The challenge? Without a standardized means of compliance (MOC), each drone manufacturer would have to develop their own MOC for each drone product they wish to declare and convince the FAA to accept it before that maker could submit declarations of compliance (DOC) for those products.
“This process can be quite arduous,” Cox notes, “So ASTM took on the task of making it easier.” The result is a new standard practice for remote ID means of compliance to Federal Aviation Administration regulation 14 CFR Part 89 (F3586), which references F3411 and was approved in April.
Cox emphasizes the importance of an industry consensus standard in a global airspace environment where regulatory requirements are being established by the U.S., Canada, the European Union, Japan, and other countries around the world seeking to meet the challenge of managing UAS traffic.
“It would be fair to think of F3411 as a ‘protocol and transmission standard’ covering the bits and bytes and the way they are sent,” he says. “It’s intended to be usable by any international constituent, primarily government civil aviation authorities. F3586 references the updated standard and adapts it to requirements that are very specific to the FAA.” Cox and his colleagues expect these standards to make life easier for large UAS manufacturers facing the burden of submitting multiple MOCs and to help level the playing field for smaller competitors.
Another benefit of F3586 is that, while it does not directly prescribe receiver requirements, it does clearly describe how the data must be transmitted. Therefore, it is inherently useful to engineers who need to incorporate this functionality into the receivers they design.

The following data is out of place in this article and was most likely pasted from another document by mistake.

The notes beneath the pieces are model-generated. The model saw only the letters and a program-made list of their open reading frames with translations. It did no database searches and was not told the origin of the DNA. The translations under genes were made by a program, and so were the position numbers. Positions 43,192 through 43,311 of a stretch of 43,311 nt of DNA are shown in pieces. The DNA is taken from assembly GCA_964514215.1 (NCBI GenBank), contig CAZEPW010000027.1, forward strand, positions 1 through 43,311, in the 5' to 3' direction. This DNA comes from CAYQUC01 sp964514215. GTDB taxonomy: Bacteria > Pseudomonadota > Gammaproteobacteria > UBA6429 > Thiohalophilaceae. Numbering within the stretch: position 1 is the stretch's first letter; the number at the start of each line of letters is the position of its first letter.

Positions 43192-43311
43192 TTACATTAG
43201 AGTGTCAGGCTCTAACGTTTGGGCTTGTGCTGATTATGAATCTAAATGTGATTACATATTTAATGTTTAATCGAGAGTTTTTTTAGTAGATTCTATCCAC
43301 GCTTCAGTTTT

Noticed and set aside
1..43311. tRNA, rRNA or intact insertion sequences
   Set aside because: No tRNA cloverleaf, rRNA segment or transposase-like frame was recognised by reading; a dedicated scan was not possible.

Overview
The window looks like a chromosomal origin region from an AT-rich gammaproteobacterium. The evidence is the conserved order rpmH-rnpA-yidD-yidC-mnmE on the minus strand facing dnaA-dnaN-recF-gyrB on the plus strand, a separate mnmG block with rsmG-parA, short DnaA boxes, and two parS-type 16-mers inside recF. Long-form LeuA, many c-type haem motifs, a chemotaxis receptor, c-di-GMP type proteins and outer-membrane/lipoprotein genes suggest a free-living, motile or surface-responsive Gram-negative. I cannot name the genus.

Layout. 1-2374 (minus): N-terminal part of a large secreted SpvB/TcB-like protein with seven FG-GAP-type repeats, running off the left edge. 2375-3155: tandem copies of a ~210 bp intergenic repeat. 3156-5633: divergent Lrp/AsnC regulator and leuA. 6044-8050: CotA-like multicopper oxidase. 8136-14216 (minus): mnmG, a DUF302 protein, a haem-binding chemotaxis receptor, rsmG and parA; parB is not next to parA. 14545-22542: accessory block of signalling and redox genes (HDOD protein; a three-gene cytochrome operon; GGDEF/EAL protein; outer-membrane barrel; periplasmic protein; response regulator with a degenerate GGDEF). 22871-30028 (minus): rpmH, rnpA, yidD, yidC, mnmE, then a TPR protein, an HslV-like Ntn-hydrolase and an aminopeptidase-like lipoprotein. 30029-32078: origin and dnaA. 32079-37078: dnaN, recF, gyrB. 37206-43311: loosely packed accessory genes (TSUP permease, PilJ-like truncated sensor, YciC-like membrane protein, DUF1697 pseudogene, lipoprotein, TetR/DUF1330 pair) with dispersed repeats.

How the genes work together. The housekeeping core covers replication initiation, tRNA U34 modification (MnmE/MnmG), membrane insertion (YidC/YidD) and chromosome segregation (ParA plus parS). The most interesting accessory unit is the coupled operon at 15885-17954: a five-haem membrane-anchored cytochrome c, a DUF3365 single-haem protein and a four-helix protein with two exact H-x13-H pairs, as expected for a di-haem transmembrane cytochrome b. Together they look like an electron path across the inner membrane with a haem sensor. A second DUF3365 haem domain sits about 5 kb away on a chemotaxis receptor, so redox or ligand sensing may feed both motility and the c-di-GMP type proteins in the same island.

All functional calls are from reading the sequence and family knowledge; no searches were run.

Out of View
For drones to realize their full potential, they must be able to fly safely beyond the ability of the operator to see the aircraft. In industry parlance, this concept is known as beyond visual line of sight, or BVLOS.
Industry stakeholders recognized early on that establishing BVLOS standards would be crucial for the growth of the industry. The result was the 2018 formation of administrative committee 478 (AC478) on strategy and road-mapping for BVLOS.
Phil Kenul is the chair of F38 and a member of AC478. The independent consultant describes the committee’s mandate as “establishing a flexible and modular set of standardized requirements that can be implemented by UAS industry manufacturers and operators as part of a broader effort to establish a standards-based path to widespread BVLOS operations.” Kenul cites long-line linear infrastructure inspections, industrial aerial data gathering, small package delivery, and precision agricultural operations as areas where the ability to fly beyond sightlines will be particularly valuable.
“One of the more important aspects of BVLOS is airspace situation awareness by all users of that airspace,” Cox says. “BVLOS operations could be a good bit like Instrument Flight Rules operations in the manned aviation world, where active instrumentation, tracking, messaging, and planning replace visual tracking for airspace awareness and deconfliction.”
Approximately 20 essential functions have been identified as requiring standardization in order to provide a solid foundation for UAS to be operated BVLOS. A proposed standard currently in development defines three of these functions.